Enzymes are protein or glycoprotein molecules that catalyze biologically important reactions. Some RNA molecules may have catalytic activity too. Enzymes are very effective, specific, and versatile biocatalysts. Enzymes bind substrate molecules and reduce the activation energy of the reaction catalyzed, resulting in significant increases in reaction rate. Some protein enzymes require a nonprotein group for their activity as a cofactor.
Simple single-enzyme–catalyzed reaction kinetics can be described by Michaelis–Menten kinetics, which has a hyperbolic form in terms of substrate concentration. The activity of some enzymes can be altered by inhibitory compounds, which bind the enzyme molecule and reduce its activity. Enzyme inhibition may be competitive, noncompetitive, and uncompetitive. High substrate and product concentrations may be inhibitory, too. Enzyme activators increase enzymatic reaction rate upon binding the enzyme molecules.
Enzymes require optimal conditions (pH, temperature, ionic strength) for their maximum activity. Enzymes with an ionizing group on their active site show a distinct optimal pH that corresponds to the natural active form of the enzyme. The activation energy of enzyme–catalyzed reactions is within 4 to 20 kcal/g-mol. Above the optimal temperature, enzymes lose their activity, and the inactivation energy is on the order of 40 to 130 kcal/g-mol.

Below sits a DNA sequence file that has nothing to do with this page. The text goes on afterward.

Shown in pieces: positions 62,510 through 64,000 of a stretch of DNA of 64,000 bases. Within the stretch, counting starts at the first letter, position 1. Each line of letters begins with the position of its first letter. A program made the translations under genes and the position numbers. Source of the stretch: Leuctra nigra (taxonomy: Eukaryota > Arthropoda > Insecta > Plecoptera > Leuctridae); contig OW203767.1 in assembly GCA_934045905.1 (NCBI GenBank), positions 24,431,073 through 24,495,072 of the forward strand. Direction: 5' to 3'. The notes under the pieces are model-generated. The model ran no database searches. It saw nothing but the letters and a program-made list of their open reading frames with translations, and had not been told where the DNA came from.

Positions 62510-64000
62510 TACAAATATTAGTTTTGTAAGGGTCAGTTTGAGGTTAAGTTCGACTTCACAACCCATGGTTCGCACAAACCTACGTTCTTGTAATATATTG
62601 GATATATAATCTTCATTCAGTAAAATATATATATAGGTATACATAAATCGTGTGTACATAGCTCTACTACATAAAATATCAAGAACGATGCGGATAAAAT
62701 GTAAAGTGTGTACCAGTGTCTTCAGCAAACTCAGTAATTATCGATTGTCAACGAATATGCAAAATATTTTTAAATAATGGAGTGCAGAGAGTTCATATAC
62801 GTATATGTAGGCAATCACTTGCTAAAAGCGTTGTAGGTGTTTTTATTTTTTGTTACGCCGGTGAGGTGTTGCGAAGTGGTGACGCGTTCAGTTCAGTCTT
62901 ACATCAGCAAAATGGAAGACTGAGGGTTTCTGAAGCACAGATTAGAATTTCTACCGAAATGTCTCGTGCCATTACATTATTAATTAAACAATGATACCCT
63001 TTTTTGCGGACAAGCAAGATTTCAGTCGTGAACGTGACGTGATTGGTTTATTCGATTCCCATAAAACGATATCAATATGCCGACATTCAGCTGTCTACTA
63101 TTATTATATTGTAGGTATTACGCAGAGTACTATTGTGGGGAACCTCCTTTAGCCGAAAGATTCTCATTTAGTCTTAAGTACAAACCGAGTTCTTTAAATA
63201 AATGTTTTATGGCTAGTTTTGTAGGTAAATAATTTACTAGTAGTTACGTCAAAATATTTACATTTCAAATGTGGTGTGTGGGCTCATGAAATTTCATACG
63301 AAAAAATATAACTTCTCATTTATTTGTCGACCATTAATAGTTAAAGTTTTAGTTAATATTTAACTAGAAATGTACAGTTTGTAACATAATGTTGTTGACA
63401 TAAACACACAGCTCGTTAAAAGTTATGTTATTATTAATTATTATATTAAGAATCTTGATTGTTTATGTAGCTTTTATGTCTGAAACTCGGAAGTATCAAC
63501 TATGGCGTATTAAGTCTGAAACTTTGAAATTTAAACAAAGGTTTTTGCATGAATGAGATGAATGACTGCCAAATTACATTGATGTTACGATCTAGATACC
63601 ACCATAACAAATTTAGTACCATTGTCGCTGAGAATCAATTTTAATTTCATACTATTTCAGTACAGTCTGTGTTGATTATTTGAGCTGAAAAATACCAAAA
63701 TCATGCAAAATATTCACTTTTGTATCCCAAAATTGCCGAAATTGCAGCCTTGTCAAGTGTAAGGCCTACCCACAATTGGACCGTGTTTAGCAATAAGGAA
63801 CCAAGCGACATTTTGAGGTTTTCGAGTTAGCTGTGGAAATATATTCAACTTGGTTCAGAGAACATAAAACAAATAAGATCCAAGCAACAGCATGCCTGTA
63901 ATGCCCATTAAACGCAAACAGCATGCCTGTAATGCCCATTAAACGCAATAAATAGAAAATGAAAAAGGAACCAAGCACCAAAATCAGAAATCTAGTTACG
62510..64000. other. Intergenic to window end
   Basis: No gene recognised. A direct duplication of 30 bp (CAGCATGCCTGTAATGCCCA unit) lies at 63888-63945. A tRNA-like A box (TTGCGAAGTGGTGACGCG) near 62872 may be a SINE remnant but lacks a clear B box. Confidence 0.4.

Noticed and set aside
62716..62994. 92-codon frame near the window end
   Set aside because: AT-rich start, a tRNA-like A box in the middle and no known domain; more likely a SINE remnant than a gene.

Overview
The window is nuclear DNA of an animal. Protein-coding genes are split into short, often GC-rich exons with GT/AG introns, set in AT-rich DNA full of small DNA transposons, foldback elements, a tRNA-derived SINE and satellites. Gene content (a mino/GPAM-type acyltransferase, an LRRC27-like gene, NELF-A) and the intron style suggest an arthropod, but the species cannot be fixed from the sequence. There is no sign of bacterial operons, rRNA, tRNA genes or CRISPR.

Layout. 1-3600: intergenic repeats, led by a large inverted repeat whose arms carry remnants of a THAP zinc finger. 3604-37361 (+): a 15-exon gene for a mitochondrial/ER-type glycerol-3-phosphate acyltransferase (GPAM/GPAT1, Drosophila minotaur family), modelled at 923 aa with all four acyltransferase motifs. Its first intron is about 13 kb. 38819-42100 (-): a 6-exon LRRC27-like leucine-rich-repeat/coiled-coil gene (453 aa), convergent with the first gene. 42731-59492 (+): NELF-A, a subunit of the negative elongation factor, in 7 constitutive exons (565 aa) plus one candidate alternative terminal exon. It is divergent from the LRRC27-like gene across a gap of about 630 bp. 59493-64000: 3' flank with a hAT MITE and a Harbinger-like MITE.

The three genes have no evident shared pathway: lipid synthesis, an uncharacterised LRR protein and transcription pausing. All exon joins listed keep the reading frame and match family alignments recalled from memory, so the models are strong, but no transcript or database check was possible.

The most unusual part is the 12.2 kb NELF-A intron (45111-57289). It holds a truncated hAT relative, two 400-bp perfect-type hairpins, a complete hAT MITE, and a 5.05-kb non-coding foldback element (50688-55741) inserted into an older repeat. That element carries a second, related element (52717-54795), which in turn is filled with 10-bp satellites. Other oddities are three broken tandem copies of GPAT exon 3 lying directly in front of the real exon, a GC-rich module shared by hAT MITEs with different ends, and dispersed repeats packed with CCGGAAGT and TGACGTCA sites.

Enzymes can be used in suspension or in immobilized form. Enzymes can be immobilized by entrapment in a porous matrix, by encapsulation in a semipermeable membrane capsule or between membranes, such as in a hollow-fiber unit, or by adsorption onto a solid support surface. Enzyme immobilization provides enzyme reutilization, eliminates costly enzyme recovery and purification processes, and may result in increased activity by providing a more suitable microenvironment for the enzyme. Enzyme immobilization may result in diffusion limitations within the matrix. Immobilization may also cause enzyme instability, loss of activity, and a shift in optimal conditions (pH, ionic strength). To obtain maximum reaction rates, the particle size of the support material and enzyme loading need to be optimized, and a support material with the correct surface characteristics must be selected.
Enzymes are widely used in industry and have significant medical applications. Among the most widely used enzymes are proteases (papain, trypsin, subtilisin), amylases (starch hydrolysis), rennet (cheese manufacturing), glucose isomerase (glucose-to-fructose conversion), glucose oxidase (glucose-to-gluconic acid conversion), lipases (lipid hydrolysis), and pectinases (pectin hydrolysis). Enzyme production and utilization are a multibillion-dollar business with a great potential for expansion.